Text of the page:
I’d take Garland, Young, and even a third veteran from the injured/off-year/looking to rebuild value pile (Harang, Bush, Harden, Webb, and others).
Really, Tom? A third veteran? After Latos, there’s Richard, who won 14 games and is a lefty, and it looks like Stauffer has an inside track at a spot in the rotation. Would you put one of those veterans in the bullpen replacing Stauffer in long relief/spot start duty? What about LeBlanc, who’d be cheaper than any veteran in that role? Should Luebke spend another year in AAA, in reserve? I’d kind of like to see more of him on the big club.
If you bring back Garland and Torrealba, sign Young for $2-3 mil, bring back Ludwick for $7-8 mil, bring back Jerry hairston for a couple mil, keep Bell and others in arbitration, and pay Adrian his option, you’re well over $40 mil, even after losing Correia’s $4 mil, dropping Salazar and Stairs, and having Hoffpauir’s minimum replace Eckstein’s $1 mil.
Moorad said the payroll would begin with “4″, but he said that last year, too. Attendance went up 222k, but ticket and concession prices went down, so there doesn’t seem to be much extra revenue coming in. If you’re Moorad, do you let Jed pick up options and sign veterans or tell him to keep the kids who will play for ML minimum and let the payroll just inch over the “4″? I think I know the answer to that.
Absolutely, Larry. We got Young back in September this year, we had Garland, and we still needed more arms. Stauffer is no spring chicken, but his highest IP count was 168, and that was in 2004. Latos was pushed well beyond what available medical science suggests would have been ideal. Young’s September means very little for Young’s April-May-June availability, given his injury history. LeBlanc never needs to start for the Padres again; he’s a somewhat better, sinister version of Josh Geer. I also assume that most of the pitchers I listed wouldn’t be ready to start the season and would sign in the 1-2 million range. Most importantly, those vets have the potential to be more than just league-average contributors. Garland’s production was very valuable, but at the end of the season, he gave us a 106 ERA+ across 200 innings. We needed that (and will need it again), badly, but we could also use 90 innings of (potential) 115 ERA+. Basically, we’d be signing the mid-season SP reinforcement we didn’t trade for this season.
My opening day rotation would be Latos-Richard-Garland-Stauffer-Luebke. If Young is actually healthy, he takes Luebke’e spot. The third veteran starter would be rehabbing, most likely. Everybody who isn’t hurt will eventually get a shot — the odds of going another season with such a healthy starting rotation are slim.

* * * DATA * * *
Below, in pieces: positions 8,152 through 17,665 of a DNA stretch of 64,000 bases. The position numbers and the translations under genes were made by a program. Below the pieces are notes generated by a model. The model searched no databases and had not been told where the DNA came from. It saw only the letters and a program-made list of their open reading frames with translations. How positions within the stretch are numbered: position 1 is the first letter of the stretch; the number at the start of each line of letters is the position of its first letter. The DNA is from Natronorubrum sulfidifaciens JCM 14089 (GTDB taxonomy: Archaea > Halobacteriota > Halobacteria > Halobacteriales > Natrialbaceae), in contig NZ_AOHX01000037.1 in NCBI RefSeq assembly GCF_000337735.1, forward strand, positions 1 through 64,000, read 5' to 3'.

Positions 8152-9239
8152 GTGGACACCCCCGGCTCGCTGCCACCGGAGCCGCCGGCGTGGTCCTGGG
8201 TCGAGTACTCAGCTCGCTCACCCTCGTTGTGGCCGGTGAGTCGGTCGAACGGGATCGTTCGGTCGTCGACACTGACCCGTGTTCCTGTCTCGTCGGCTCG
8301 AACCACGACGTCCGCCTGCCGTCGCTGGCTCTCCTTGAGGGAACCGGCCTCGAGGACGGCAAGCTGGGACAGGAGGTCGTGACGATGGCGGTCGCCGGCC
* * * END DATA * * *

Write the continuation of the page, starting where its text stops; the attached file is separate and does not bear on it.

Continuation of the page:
I wouldn’t bring back Torrealba at his option price. His offense was radically better than it had been since 2002. That’s a decision I’d make irrespective of the starting pitching. I don’t think Ludwick gets much, if any, raise.
The money/player appropriation is variable, obviously. If we can roll the money from Torrealba’s option and the proposed 3rd veteran rehab project into a starting position player like Orlando Hudson, that seems like a better idea. But I figure that no position players will be falling over themselves to play in San Diego, while we can get a discount on a lot of arms.
Can we take a moment to examine the attendance issue please? According to the census website median household income for San Diego county is $63727 with a population of 2.8 million, San Francisco county is $71957 with a population of 781K, Los Angeles county median income is $55192 with a population of 9.6 million. The Padres averaged 26318 in attendance, Giants 37499 and Dodgers 43979. Now, taking into account the fact that the Giants and Dodgers basically have to share their fanbase with another team each, not to mention that there is who knows how many people across the border who can come to the Padres games and I think you can draw a singular conclusion: The Padres are horrible at marketing their team. The economy is a pisspoor excuse when a city with a quarter of the population in the same financial position as San Diego can draw over 40% more fans, and share the population with the A’s.
The reason has more to do with a predisposed notion of “They’re the Padres, they will lose.” You can’t fix this without winning. You can’t win without putting some higher priced pieces into the mix in certain spots and keeping your homegrown superstar, for which you don’t have an in house replacement readily available. Market the team around Agon, sign him, draw the fans from Mexico, establish an identity that you don’t have yet, which is a winning identity, and be PATIENT! Winning doesn’t happen overnight, and you don’t change perceptions overnight. Much like people expect congress and the white house to fix the country overnight, it’s unrealistic. When you plant a seed, you don’t get tomatoes the next day, you have to water it, feed it and nurture it.
There is a good core of pitching and defense in SD, the outfield with Ludwick, Venable and Denorfia/Cunningham is more than serviceable. Ludwick has a track record that suggests he will be above average in Petco, Venable has too much upside to get rid of and there is nobody available better. You need to address the anemic offense up the middle and get a new TV contract that allows you to market your team to all 2.8 million in the county, vice the pittance that gets Cox 4. Steinbrenner bought the Yankees in 1973, won a series four years later, and then waited 18 YEARS to recreate the magic, which coincidentally happened when Gene Michael and Bob Watson were allowed to build from within, and then KEEP THEM! The Twins win with the same financial constraints, and a median family income of $47K. They do it with smart financial decisions, keeping the select homegrown superstar and good drafting. It can be done, you just need to do it smartly and not hope for miracles. I went to ~20 games this year and I’m a Yankees fan, how many did the average reader here go to? Put your money where your mouth is San Diego and stop whining.